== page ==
National Park Service

Pacific Island Network (PACN)

Invasive Plant Species Monitoring

Invasive ginger at Hawaiʻi Volcanoes National Park
Invasive ginger at Hawaiʻi Volcanoes National Park

Features & Briefs

Monitoring Reports

Monitoring Protocol

For more information contact: Alison Ainsworth

Description & Rationale

Video: Alien Invasion - Invasive Plant Species

Nonnative plant species invasions present a serious threat to Pacific island ecosystems by reducing native plant diversity and abundance, and by altering vegetation structure important for habitat. Ecologically disruptive species (e.g., nonnative grasses, faya trees, miconia, strawberry guava) can also lead to significant economic and cultural costs. For example, nonnative grasses fuel fires that threaten urban areas, agricultural lands, and culturally significant landscapes. Monitoring of the distribution and abundance of nonnative species is required to assess changing threats to native ecosystems, formulate appropriate control strategies (e.g., eradication, containment, exclusion, monitoring), and prioritize areas for management.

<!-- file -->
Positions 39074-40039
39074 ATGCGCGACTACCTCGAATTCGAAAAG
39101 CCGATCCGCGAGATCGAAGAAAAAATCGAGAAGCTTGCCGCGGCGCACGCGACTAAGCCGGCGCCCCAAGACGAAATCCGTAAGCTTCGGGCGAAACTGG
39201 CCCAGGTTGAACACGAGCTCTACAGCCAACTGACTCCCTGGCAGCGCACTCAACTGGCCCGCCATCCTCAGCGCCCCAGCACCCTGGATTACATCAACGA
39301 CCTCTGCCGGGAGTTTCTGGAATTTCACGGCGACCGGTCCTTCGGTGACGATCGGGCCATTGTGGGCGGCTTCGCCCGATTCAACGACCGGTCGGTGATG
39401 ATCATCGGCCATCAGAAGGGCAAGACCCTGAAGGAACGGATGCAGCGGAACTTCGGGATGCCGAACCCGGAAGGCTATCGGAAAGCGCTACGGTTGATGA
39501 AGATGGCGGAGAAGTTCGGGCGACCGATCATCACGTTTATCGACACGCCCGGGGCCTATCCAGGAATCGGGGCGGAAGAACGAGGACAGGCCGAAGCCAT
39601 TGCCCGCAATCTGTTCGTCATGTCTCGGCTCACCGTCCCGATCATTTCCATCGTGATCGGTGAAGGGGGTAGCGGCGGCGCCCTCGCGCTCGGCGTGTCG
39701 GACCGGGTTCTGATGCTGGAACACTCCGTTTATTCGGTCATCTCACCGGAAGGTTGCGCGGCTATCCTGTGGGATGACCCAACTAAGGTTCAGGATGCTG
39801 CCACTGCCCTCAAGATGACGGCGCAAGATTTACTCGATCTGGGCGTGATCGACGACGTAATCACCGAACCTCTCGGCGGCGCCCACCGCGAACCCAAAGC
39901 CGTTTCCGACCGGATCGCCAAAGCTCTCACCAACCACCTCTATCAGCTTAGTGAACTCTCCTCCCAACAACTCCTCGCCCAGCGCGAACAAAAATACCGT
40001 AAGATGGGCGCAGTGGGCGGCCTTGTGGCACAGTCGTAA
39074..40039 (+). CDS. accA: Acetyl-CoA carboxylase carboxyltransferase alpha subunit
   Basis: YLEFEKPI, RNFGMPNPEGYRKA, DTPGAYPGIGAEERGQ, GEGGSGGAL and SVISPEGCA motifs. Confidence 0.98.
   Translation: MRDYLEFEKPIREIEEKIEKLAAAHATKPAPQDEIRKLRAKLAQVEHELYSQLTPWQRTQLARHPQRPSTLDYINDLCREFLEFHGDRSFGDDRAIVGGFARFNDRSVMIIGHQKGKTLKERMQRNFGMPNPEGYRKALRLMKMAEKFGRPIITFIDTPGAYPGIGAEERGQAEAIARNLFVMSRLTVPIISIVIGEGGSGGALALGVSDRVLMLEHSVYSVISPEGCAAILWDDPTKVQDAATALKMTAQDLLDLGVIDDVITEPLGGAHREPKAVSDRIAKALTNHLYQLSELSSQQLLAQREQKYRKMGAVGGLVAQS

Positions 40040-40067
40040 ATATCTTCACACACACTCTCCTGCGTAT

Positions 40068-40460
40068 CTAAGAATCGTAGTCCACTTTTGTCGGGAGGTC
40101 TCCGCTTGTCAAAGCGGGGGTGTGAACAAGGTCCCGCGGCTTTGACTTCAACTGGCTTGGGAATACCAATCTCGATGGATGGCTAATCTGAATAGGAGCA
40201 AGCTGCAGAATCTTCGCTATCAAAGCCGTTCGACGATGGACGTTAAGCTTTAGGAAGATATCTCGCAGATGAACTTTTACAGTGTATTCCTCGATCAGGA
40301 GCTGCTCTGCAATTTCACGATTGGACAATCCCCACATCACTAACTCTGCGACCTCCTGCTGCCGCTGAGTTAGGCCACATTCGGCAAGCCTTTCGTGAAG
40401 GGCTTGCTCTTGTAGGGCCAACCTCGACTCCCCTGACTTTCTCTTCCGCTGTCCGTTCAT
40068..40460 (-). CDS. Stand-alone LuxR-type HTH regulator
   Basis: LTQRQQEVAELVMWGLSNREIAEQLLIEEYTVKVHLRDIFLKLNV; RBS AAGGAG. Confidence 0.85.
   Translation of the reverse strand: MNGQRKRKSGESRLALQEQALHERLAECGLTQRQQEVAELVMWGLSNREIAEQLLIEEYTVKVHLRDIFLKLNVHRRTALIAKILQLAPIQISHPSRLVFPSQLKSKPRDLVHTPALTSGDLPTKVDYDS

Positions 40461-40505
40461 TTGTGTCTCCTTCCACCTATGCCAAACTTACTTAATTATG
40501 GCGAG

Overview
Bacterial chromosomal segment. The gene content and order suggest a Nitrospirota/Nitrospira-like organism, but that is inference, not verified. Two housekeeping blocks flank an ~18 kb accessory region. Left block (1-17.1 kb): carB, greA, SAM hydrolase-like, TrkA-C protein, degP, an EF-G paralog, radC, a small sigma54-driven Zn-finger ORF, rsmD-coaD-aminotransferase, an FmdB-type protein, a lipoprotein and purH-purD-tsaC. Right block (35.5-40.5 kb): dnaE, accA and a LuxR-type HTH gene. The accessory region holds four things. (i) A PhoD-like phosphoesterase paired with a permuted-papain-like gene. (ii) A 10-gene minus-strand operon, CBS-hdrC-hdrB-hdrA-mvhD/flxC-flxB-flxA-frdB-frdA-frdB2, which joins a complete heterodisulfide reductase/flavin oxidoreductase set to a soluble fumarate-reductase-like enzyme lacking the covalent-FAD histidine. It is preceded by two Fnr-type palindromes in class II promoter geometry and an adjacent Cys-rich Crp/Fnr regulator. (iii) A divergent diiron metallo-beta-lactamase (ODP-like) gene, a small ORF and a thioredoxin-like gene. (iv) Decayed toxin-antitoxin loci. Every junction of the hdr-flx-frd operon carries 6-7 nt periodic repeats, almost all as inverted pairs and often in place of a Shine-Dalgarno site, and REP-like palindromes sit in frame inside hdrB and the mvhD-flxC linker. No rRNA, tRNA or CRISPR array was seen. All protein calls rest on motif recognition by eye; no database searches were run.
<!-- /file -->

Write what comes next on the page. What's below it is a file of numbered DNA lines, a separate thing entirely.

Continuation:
Monitoring Objectives

  1. Determine the changes in the distribution and abundance of disruptive nonnative plant species along belt transects spanning selected plant communities and natural areas of concern in PACN parks. Belt transects will consist of a mixture of legacy transects and newly generated random transects.
  2. Determine the changes in the distribution and abundance of disruptive nonnative plant species within and around major dispersal corridors in PACN parks. Major dispersal corridors consist of areas where humans (e.g., seeds on vehicles, boots, field equipment, etc.) are the primary vector for spreading invasive plant species. This objective aims to monitor established invasive plant species as well as incipient invaders.

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Last Updated: May 12, 2017 Contact Webmaster